The building of Iran's National Elites Foundation in Tehran

Iran Tries To Stem Brain Drain By Police Control

Wednesday, 02/21/2024
Maryam Sinaiee

A British Iranian journalist and political analyst and a regular contributor to Iran International

Iranian authorities have taken new measures involving the passport and immigration authority to prevent the ever-increasing emigration of experts from the country as the country’s brightest minds flee the regime.

Salman Seyed Afghahi, the deputy head of the National Elites Foundation told the semi-official Mehr news agency Monday that the foundation has made arrangements to report the entry and exit of all high level professional migrants to the police-run authority as many seek better work in areas such as teaching and medicine.

Afghahi alleged that emigration facilitation businesses were charging too little, between $1,000 or $2,000 for services that should normally cost $10,000 and claimed that “there is definitely a system that funds them”.

The foundation is an organization under the presidency formed to identify and support experts, innovators, and gifted students including those in religious seminaries.

In a statement Tuesday, the foundation responded to the media uproar about involving the authorities, which fall under police control, claiming that this was a service “to prevent the profit-seekers’ abuse and protect the intellectual and material rights of the elites” and to “facilitate entry and exit” of the elite and their visa issues as ordered by the President.

Salman Seyed Afghahi, the deputy head of the National Elites Foundation

Denying any crisis as suggested by some medical officials, Afghahi also claimed that the rate of emigration of medical professionals from Iran has been falling and is lower than many developed countries such as Germany. However, just this month, the secretary-general of the Iranian Medical Society, Mohammed-Reza Zafarqandi, warned the medical sector was heading for a deep crisis.

He is not alone. Saeid Moidfar, chairman of the Iranian Sociological Association, recently warned that Iran is on the threshold of a very intense wave of emigration, Iranians feeling there is no future in the country with economic and social conditions only worsening and corruption and crime on the rise.

Echoing his sentiments, Mohammad-Reza Zafarghandi, secretary general of the non-profit Iran Medical Council, has repeatedly warned about the high interest in emigration among medical students and professionals.

He said last week that around 80 percent of medical students were thinking of leaving the country. According to Zafarghandi, medical professionals’ application to the Council for good standing certificates, required by many employers abroad, has grown by several fold compared to before.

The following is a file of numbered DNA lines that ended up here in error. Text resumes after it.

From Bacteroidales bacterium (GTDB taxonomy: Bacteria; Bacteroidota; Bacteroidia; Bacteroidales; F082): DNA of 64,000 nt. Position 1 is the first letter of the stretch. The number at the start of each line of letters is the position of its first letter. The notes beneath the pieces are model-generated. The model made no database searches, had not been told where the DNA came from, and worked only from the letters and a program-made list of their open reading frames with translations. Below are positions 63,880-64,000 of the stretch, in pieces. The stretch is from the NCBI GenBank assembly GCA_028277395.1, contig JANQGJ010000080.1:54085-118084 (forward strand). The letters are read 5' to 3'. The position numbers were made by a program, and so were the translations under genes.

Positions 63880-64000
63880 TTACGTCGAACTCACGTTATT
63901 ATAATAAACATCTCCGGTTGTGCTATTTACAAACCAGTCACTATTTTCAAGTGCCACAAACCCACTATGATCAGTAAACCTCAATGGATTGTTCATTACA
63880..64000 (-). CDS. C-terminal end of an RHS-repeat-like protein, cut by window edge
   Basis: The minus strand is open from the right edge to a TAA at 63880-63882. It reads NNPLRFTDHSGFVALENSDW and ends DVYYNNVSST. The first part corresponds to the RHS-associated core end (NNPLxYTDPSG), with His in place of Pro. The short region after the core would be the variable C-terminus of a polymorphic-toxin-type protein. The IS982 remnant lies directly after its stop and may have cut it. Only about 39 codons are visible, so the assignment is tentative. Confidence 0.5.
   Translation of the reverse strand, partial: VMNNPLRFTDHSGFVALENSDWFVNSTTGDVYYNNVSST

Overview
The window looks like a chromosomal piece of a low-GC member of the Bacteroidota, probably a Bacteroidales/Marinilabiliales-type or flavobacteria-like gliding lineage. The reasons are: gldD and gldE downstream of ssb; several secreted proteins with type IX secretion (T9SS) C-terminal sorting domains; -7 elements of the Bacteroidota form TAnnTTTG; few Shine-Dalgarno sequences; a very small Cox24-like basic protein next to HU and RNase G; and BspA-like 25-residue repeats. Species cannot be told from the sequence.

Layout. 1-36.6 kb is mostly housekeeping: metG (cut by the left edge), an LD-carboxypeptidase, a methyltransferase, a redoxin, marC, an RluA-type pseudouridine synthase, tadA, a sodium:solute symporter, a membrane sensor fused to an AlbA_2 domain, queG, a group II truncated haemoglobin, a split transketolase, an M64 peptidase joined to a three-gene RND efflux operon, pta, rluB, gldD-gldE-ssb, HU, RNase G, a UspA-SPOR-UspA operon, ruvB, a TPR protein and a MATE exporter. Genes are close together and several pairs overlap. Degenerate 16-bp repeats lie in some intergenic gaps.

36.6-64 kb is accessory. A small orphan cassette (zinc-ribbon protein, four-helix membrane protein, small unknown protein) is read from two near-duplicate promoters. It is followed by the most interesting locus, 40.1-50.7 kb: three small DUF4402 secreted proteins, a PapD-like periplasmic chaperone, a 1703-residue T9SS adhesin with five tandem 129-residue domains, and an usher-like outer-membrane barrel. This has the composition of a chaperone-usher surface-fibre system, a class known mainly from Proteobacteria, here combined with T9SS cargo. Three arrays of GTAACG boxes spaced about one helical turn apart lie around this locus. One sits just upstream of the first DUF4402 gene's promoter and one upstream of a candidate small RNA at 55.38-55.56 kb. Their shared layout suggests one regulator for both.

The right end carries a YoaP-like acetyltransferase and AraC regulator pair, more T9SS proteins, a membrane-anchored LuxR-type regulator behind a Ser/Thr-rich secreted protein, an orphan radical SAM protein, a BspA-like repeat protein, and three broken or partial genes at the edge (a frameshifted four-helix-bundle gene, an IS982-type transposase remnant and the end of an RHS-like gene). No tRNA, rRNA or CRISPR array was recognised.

Ali Akbar Salehi, Iran's former top nuclear official, claimed a few weeks ago that every elite’s emigration costs the country $5m in human capital. According to Salehi, 60,000 elite Iranians left the country in 2019 and the emigration of the elite in a one-year period between 2014-2015 cost the country over $38b in human capital.

In September, Dr. Saeid Moidfar, chairman of the Iranian Sociological Association, told the reformist Jamaran news website that in the wake of the Women, Life, Freedom movement, Iranians feel the future is bleak. State crackdowns on dissent, on women’s rights and an ever deepening financial depression have left many Iranians living in fear and poverty.

“You reach the point where you think this is no longer a good place to live, and you should leave as soon as you can when you feel you are in a country where you are not involved in the decision making system, the country is not being run based on sound principles, your overall economic misery is increasing by the day, and social values are being sullied,” Moidfar said in a bold stand against the government.

Iran’s economy has suffered years of mismanagement and international sanctions, which emanated from its foreign policy and ongoing nuclear program. Iran’s currency has fallen 12-fold since 2018 and more than 6000-fold since the 1979 revolution. In 1978, one US dollar would buy 70 rials and now the exchange rate is close to 500,000.

“Since 2017 the country has been in deep crisis. All prospects of change have been lost and there is no hope for the future of this country any longer,” he added.

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